The U.S. Court of Appeals for the First Circuit is poised to decide whether, and to what extent, long-haul trucking companies must pay drivers for time spent in sleeper berths while the trucks are on the road. The Fair Labor Standards Act (FLSA) generally requires that these workers be paid minimum wage for “working time.” Whether “working time” includes drivers’ time spent in the sleeper berth of the moving truck is the crux of the appeal.
In Montoya v. CRST Expedited, Inc., et al., the defendant trucking company employed “team drivers,” who took turns driving long-distance trips, alternating between the driver’s seat and sleeper berths. To satisfy U.S. Department of Transportation (DOT) rules, the drivers’ shifts are limited in duration and the drivers must take prolonged breaks from driving. The trucking company did not include sleeper berth time in their employees’ “working time,” which according to the plaintiff workers caused their compensation to fall beneath the FLSA’s minimum wage. A since-rescinded Department of Labor (DOL) opinion letter from 2019 stated that the sleeper berth time was not compensable. According to the plaintiff-drivers and the DOL as amicus, the opinion letter upended the agency’s long-standing interpretation of the FLSA and contradicted the agency’s regulations.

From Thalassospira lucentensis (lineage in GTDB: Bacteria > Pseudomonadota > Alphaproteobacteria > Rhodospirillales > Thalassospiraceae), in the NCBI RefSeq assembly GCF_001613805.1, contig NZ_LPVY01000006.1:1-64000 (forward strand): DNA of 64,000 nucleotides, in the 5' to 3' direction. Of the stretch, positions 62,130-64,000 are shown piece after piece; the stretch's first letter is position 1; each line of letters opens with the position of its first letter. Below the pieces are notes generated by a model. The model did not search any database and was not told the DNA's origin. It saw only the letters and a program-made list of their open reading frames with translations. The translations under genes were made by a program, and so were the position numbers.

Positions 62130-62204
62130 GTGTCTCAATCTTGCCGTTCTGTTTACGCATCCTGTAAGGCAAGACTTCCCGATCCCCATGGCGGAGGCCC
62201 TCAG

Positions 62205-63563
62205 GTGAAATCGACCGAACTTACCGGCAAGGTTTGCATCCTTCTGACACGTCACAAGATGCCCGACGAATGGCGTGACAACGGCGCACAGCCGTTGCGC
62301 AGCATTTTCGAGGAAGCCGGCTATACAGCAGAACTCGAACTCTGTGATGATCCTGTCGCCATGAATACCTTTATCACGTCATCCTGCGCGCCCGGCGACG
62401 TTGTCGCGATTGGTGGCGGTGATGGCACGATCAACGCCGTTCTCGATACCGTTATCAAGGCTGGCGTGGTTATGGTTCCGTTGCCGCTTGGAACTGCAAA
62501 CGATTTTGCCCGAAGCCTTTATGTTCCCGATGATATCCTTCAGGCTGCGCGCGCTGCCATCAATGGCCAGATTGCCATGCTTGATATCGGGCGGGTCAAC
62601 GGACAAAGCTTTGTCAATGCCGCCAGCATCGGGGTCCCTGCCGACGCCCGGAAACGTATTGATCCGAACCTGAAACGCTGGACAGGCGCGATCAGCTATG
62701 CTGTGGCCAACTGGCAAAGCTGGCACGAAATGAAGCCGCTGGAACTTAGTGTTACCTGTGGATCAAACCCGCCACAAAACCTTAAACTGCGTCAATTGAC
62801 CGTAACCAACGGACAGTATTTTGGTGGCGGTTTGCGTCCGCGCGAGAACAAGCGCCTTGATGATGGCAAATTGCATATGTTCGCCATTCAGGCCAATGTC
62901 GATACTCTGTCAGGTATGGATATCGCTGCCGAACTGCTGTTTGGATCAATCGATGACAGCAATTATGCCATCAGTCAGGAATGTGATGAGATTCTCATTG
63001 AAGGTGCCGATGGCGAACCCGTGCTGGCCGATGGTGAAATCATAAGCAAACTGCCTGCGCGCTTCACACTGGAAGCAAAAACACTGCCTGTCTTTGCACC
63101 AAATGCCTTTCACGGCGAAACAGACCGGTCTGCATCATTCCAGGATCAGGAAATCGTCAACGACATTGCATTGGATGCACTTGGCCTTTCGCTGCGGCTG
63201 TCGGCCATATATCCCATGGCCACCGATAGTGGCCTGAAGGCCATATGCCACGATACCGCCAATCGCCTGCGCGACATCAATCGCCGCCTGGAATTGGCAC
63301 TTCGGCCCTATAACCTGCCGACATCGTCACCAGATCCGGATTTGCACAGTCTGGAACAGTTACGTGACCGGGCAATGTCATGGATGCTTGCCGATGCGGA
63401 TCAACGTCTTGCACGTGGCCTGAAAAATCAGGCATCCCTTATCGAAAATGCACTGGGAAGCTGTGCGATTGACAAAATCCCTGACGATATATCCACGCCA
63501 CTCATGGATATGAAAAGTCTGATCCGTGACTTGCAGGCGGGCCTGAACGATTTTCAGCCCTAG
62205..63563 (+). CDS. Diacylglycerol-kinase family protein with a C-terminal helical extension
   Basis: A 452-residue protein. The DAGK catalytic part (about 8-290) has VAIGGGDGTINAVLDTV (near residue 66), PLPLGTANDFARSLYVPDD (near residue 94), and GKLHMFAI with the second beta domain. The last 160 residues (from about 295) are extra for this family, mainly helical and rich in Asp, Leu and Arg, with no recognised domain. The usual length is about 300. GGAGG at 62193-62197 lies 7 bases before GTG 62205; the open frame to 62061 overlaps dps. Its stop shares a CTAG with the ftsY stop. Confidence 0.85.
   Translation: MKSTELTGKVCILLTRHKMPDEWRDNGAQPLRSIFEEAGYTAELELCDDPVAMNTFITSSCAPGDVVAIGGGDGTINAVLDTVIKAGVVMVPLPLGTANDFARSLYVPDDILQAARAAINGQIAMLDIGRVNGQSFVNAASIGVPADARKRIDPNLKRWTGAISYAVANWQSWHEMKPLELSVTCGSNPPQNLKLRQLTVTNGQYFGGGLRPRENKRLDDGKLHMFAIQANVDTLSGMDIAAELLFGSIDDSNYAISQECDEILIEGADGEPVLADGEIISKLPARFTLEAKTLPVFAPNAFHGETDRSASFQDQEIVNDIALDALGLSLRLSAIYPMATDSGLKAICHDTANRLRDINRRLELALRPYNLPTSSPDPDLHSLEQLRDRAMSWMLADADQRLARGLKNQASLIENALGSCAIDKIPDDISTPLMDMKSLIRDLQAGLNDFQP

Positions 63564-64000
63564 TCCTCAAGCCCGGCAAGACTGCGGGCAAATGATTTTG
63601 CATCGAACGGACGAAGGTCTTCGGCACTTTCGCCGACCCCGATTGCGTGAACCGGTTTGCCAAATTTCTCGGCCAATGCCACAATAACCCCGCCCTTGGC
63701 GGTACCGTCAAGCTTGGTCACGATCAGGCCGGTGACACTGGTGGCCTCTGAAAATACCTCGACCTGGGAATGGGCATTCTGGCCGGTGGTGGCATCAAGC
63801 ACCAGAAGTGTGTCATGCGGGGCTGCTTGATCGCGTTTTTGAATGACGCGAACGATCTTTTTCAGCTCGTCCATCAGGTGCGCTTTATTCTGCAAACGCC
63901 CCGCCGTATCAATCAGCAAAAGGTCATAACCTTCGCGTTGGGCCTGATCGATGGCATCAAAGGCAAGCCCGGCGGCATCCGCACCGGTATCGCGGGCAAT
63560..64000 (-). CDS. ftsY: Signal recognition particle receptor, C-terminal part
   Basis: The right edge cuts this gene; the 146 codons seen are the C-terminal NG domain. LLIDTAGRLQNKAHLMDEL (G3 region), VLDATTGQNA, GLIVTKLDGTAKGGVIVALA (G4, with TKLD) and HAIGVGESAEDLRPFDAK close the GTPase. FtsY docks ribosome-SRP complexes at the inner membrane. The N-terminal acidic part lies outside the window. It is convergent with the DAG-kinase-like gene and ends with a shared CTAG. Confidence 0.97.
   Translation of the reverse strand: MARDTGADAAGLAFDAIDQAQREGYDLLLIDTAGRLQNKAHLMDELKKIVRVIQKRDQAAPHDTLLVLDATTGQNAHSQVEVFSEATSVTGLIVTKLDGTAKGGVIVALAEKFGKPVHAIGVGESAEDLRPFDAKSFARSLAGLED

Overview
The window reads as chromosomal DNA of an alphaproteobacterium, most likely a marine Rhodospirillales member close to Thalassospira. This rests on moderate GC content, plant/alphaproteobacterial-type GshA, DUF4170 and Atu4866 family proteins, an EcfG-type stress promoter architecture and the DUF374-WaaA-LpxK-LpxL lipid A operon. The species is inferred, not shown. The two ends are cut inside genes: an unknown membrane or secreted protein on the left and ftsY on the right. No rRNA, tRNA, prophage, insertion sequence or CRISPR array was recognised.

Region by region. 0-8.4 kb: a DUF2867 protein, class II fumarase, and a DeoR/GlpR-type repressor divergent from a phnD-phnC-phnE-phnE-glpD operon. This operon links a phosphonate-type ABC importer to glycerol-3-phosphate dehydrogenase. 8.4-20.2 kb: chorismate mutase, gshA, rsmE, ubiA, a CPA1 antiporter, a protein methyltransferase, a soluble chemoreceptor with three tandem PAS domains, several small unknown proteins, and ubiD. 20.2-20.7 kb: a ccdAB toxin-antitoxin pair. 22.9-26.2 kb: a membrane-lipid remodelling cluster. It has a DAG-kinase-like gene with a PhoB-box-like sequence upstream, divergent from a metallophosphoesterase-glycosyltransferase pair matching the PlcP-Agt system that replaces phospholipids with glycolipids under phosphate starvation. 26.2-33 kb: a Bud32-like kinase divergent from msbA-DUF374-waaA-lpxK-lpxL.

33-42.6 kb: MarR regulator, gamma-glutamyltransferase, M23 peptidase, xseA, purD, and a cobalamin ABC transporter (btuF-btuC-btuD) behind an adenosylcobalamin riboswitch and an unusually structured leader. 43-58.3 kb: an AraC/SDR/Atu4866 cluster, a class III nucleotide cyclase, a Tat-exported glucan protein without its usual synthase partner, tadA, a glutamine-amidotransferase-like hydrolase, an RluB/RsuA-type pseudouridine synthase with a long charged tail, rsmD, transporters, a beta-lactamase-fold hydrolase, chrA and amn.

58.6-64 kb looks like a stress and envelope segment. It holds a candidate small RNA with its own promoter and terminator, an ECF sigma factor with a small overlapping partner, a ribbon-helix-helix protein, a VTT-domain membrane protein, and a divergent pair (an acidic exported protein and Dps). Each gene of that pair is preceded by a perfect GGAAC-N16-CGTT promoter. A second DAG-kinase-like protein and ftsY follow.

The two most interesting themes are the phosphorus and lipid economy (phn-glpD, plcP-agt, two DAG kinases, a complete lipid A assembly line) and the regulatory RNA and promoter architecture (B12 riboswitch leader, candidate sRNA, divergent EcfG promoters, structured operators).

The case was heard by a panel of the First Circuit on May 4, and a decision is expected within the next several months.